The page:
The McCain Mutiny
All Americans enjoy the world’s finest system of airports and airways. It would be difficult to think of anyone in America who does not benefit in some way from our aviation system.
People who have never ridden on an airplane of any size and people who have never been to an airport and never will still benefit from our aviation system. Why? Because aviation impacts everything we manufacture and every service we enjoy.
Piper Cubs deliver parts on-site to repair wheat combines in Kansas so the harvest can continue. Small twin-engine aircraft deliver medical specialists to hold clinics in rural/mountain America. Faster prop-jets and turbine-jets move donated organs to major trauma centers for life-saving transplants. All this, and we haven’t even mentioned over-night package delivery, business travel or just taking the kids on an airliner to their grandparents.
Amazingly, the non-flying public pays very little for the myriad benefits they receive from our system of airports and airways. Seventy percent of the money needed to build, maintain and operate our aviation system comes from the federal and state excise and sales taxes levied on aviation fuels and from the passenger facility charges paid by those who ride the airlines.
Those monies go into the federal aviation trust fund – a fund that is “supposed” to be used only for airport and airway improvements. Unfortunately, the federal aviation trust fund is often used by Congress to mask billions of dollars in non-aviation related pork-barrel spending increases. In fact, $57.3 billion dollars that should be spent to modernize our airports and airway systems is being held hostage just to make the budget deficit “appear” smaller.
Last year, by a 316 to 110 margin, Congressmen “Bud” Shuster and James Oberstar sponsored and helped pass H.R. 1000 which will unlock the aviation trust fund so it can be spent for aviation purposes. But when the bill got to the U.S. Senate, pork-barrel politics took over.
Not only is the Senate refusing to unlock the aviation trust fund, certain U.S. Senators want to eliminate the 30 percent of the FAA’s budget that comes from general fund revenues. So doing would trigger even higher fees on those who use the aviation system or increases in aviation fuel taxes.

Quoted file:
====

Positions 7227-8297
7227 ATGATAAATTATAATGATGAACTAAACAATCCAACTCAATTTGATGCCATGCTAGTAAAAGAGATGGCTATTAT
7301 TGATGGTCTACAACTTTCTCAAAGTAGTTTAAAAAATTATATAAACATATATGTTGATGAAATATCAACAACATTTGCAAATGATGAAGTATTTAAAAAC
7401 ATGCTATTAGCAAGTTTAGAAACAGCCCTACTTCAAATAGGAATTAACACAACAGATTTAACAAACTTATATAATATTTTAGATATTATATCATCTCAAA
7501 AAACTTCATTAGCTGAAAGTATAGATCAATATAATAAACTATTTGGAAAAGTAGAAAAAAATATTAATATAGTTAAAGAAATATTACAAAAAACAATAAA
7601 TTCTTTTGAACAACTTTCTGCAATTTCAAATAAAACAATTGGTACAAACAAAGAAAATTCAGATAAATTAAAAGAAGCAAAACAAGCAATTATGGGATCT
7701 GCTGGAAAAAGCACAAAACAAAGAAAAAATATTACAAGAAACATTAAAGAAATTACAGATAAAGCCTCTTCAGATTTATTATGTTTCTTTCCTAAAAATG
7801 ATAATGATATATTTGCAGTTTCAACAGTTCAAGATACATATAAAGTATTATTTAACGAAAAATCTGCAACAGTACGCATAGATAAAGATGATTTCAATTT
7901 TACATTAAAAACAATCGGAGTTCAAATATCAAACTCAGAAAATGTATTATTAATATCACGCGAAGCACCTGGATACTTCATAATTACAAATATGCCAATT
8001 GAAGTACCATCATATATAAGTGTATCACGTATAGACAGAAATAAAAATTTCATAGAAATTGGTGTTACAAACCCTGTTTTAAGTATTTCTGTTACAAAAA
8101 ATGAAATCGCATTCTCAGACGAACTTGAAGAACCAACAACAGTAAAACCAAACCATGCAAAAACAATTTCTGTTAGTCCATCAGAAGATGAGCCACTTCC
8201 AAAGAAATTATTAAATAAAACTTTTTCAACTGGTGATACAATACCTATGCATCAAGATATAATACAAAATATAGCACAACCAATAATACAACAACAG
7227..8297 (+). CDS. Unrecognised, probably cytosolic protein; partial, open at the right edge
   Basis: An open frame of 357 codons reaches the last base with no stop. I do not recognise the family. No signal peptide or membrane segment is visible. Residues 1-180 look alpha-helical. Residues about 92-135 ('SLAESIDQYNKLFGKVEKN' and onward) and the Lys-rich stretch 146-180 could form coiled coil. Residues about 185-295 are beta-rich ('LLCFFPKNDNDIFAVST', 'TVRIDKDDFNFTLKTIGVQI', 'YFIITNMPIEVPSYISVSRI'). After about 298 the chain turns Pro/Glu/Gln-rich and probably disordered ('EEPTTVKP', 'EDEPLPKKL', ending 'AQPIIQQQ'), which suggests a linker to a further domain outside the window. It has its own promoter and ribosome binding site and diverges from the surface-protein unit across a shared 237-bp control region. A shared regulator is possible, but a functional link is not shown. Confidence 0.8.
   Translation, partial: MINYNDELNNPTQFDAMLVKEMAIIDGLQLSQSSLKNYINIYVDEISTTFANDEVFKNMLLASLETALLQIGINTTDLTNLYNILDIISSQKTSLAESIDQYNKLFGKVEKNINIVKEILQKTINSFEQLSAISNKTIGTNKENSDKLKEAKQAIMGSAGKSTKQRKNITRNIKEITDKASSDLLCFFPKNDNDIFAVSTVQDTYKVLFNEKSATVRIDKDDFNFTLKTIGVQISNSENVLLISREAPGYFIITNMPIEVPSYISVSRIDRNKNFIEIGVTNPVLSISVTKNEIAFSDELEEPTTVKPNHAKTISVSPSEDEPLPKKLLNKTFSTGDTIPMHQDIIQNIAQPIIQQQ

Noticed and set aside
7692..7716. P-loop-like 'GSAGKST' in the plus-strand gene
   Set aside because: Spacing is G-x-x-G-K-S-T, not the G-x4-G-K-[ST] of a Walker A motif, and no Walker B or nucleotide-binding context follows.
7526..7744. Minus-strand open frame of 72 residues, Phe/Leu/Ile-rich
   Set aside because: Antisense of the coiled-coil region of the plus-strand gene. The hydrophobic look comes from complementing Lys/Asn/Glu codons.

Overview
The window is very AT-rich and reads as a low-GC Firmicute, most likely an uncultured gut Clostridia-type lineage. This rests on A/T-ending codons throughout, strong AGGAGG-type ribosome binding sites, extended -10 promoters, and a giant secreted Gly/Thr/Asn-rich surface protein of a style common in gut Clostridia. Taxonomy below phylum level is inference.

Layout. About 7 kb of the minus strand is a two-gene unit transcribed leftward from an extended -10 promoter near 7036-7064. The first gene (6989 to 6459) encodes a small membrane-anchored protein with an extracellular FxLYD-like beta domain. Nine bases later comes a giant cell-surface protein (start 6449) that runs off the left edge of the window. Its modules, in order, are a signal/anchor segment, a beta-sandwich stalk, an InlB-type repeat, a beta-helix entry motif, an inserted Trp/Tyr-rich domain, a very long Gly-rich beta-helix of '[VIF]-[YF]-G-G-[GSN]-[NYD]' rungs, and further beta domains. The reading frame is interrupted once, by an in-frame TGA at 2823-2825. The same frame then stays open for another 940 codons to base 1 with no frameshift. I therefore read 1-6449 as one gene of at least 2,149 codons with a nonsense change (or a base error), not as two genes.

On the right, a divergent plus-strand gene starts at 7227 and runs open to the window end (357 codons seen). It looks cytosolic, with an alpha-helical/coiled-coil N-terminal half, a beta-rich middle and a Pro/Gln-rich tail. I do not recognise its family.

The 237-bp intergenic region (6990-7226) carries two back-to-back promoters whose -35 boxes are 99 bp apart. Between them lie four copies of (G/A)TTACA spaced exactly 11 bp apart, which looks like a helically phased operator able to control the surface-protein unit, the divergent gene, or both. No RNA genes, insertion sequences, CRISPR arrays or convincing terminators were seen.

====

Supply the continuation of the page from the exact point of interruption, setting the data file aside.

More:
In normal times, the Senate and the House would find an acceptable compromise. But not this year. Senator John McCain is blocking any progress toward a compromise until America West Airlines (headquartered in McCain’s State of Arizona) gets more slots at Chicago, Reagan National and New York Airports.
As a result, whatever airport improvement funds are eventually appropriated will not be available in time for our cold-weather states to do much, if any, airport construction in 2000. In McCain’s Arizona, airport repair and construction can continue year-round. But Colorado, for example, will likely lose $35 million in FAA airport construction projects for 2000.
In aviation circles, this refusal to allow the timely passage of the FAA Reauthorization Act is called: The McCain Mutiny. Pilots and airport managers across the land are furious with McCain for his dog-in-the-manger position which is: Give my Arizona airline those gate slots or else. Such dogmatism is reminiscent of McCain’s defense of the business practices of jailed Arizona insurance mogul Charles Keating -- a defense that earned McCain charter membership in the infamous “Keating Five.”
Both George W. Bush and McCain are former pilots, so aviation issues are not foreign to either GOP presidential hopeful. Bush flew the U.S. Air Force F-102 Delta Dagger fighter-interceptor. McCain was shot down in a Navy jet over North Vietnam.But since Bush supports putting the aviation trust fund to work for aviation and McCain does not, Bush will likely have the support of Americas aviation community.
Meanwhile, Senator McCain, the self-proclaimed campaign finance reformer, is being flown all over America (for only the price of a first-class airline ticket) on corporate jets provided by railroad conglomerates CSX and Union Pacific and telephone giant Bell South.
William Hamilton is a nationally syndicated columnist and an active general aviation pilot.